|Deutsche Bank Natl. Trust Co. v Heitner|
|2018 NY Slip Op 07090 [165 AD3d 1038]|
|October 24, 2018|
|Appellate Division, Second Department|
|Published by New York State Law Reporting Bureau pursuant to Judiciary Law § 431.|
| Deutsche Bank National Trust Company,
Walter Heitner, Jr., Appellant, et al., Defendants.
Ballon, Stoll, Bader & Nadler, P.C., New York, NY (Pankaj Malik of counsel), for appellant.
Hogan Lovells US LLP, New York, NY (Suzanne Novak, David Dunn, and Stacey A. Lara of counsel), for respondent.
In an action to foreclose a mortgage, the defendant Walter Heitner, Jr., appeals from an order of the Supreme Court, Nassau County (Thomas A. Adams, J.), entered March 31, 2015. The order denied his motion, inter alia, for summary judgment dismissing the complaint insofar as asserted against him.
Ordered that the order is reversed insofar as appealed from, on the law, with costs, that branch of the motion of the defendant Walter Heitner, Jr., which was for summary judgment dismissing the complaint insofar as asserted against him is granted, and so much of a subsequent order of the same court entered September 9, 2015, as, upon reargument, adhered to the order entered March 31, 2015, is vacated.
In November 2006, the defendant Walter Heitner, Jr. (hereinafter the defendant), and his wife, the defendant Gail Heitner (hereinafter together the Heitners), executed and delivered to New Century Mortgage Corporation (hereinafter New Century) a "balloon" note (hereinafter the note) in the sum of $450,000, which was secured by a mortgage on their home in Wantagh.
The plaintiff, New Century's successor in interest, commenced this action to foreclose the mortgage at the end of 2009. In May 2014, the defendant moved, inter alia, for summary judgment dismissing the complaint insofar as asserted against him based upon lack of personal jurisdiction, lack of standing, failure to comply with the statutory notice requirements of RPAPL 1303 and 1304, and failure to negotiate in good faith pursuant to CPLR 3408 (f). The Supreme Court denied his motion and the defendant appeals.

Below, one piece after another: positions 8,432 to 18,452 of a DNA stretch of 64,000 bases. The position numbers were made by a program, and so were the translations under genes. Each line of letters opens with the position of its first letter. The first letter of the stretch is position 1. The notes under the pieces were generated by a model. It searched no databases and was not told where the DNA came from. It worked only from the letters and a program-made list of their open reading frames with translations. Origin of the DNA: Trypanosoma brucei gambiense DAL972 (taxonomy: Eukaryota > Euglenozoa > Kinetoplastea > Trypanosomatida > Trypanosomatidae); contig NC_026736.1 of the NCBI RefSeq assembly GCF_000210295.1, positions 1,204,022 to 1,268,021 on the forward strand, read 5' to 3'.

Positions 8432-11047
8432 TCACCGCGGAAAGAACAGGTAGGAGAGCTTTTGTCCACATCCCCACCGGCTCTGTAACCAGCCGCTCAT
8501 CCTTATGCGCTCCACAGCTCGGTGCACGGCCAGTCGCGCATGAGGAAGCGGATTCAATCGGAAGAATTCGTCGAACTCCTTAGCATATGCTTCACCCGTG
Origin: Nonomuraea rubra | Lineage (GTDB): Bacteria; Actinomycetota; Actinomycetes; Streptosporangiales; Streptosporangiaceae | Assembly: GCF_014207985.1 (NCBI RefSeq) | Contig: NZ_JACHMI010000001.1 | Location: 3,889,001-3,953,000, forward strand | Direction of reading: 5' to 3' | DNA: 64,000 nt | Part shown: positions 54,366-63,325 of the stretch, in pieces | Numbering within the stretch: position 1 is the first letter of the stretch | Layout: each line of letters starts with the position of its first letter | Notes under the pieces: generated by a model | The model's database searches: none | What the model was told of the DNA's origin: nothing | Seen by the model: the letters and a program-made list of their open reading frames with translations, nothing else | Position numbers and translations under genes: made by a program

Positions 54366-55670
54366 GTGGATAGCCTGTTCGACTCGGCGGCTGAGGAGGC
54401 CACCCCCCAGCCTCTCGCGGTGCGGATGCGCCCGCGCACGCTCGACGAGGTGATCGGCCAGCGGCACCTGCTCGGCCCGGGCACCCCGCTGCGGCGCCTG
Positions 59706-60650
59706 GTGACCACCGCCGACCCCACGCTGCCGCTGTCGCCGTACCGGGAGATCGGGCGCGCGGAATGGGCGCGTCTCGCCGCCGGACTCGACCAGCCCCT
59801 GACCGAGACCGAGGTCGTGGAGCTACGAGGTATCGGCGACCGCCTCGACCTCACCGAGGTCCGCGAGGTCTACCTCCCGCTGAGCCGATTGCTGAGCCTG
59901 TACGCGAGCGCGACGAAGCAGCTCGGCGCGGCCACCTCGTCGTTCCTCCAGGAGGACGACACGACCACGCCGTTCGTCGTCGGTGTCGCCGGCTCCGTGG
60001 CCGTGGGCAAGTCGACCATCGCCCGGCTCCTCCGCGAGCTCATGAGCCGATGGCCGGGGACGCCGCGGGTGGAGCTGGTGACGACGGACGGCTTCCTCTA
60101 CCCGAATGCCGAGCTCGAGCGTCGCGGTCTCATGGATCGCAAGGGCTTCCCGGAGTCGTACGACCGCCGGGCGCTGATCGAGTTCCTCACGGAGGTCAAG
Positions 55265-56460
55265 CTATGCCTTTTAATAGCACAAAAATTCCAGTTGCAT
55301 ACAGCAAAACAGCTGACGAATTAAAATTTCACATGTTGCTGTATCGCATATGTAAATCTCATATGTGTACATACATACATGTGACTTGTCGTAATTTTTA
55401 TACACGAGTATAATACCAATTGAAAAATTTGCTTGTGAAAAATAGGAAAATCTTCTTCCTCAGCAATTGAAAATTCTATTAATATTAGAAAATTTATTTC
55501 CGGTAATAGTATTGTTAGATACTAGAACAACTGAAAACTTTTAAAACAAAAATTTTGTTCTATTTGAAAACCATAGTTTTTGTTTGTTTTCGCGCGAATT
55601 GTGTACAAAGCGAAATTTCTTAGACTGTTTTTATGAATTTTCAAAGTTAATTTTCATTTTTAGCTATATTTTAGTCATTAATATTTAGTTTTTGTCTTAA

We disagree with the Supreme Court's determination to deny that branch of the defendant's motion which was for summary judgment dismissing the complaint insofar as asserted against him. Contrary to the court's determination, the defendant established his prima facie entitlement to judgment as a matter of law by submitting his own affidavit attesting that he had not received any notice pursuant to RPAPL 1304 (see U.S. Bank N.A. v Henry, 157 AD3d 839, 842 ; CitiMortgage, Inc. v Pappas, 147 AD3d 900, 902 ; Aurora Loan Servs., LLC v Weisblum, 85 AD3d 95, 106 ). In opposition, the plaintiff submitted only a copy of the required notice, but failed to submit any evidence that the notice was mailed in the manner required by the statute. Specifically, the plaintiff did not submit "an affidavit of service[,] . . . proof of mailing by the post office, evincing [*2]that it properly served the defendant pursuant to RPAPL 1304 [by registered or certified mail and also by first-class mail to his last known address]" (CitiMortgage, Inc. v Pappas, 147 AD3d at 901 [citations omitted]), or "proof of a standard office mailing procedure designed to ensure that items are properly addressed and mailed, sworn to by someone with personal knowledge of the procedure" (Wells Fargo Bank, NA v Mandrin, 160 AD3d 1014, 1016 ). Thus, the plaintiff failed to demonstrate that it strictly complied with the requirements of RPAPL 1304, notwithstanding the label on the notice stating "Certified Article Number" and "Senders Record" and listing a 20-digit number on the top of the letter (see Bank of N.Y. Mellon v Zavolunov, 157 AD3d 754, 756 ; Citibank, N.A. v Wood, 150 AD3d 813, 814 ). Thus, since the plaintiff did not raise a triable issue of fact in opposition to the defendant's prima facie showing that the plaintiff failed to satisfy the condition precedent of proper service of RPAPL 1304 notice upon him, the court should have granted that branch of the defendant's motion which was for summary judgment dismissing the complaint insofar as asserted against him on that ground (see CitiMortgage, Inc. v Pappas, 147 AD3d at 902; Aurora Loan Servs., LLC v Weisblum, 85 AD3d at 106).
The parties' remaining contentions have been rendered academic in light of our determination. Rivera, J.P., Miller, Barros and Connolly, JJ., concur.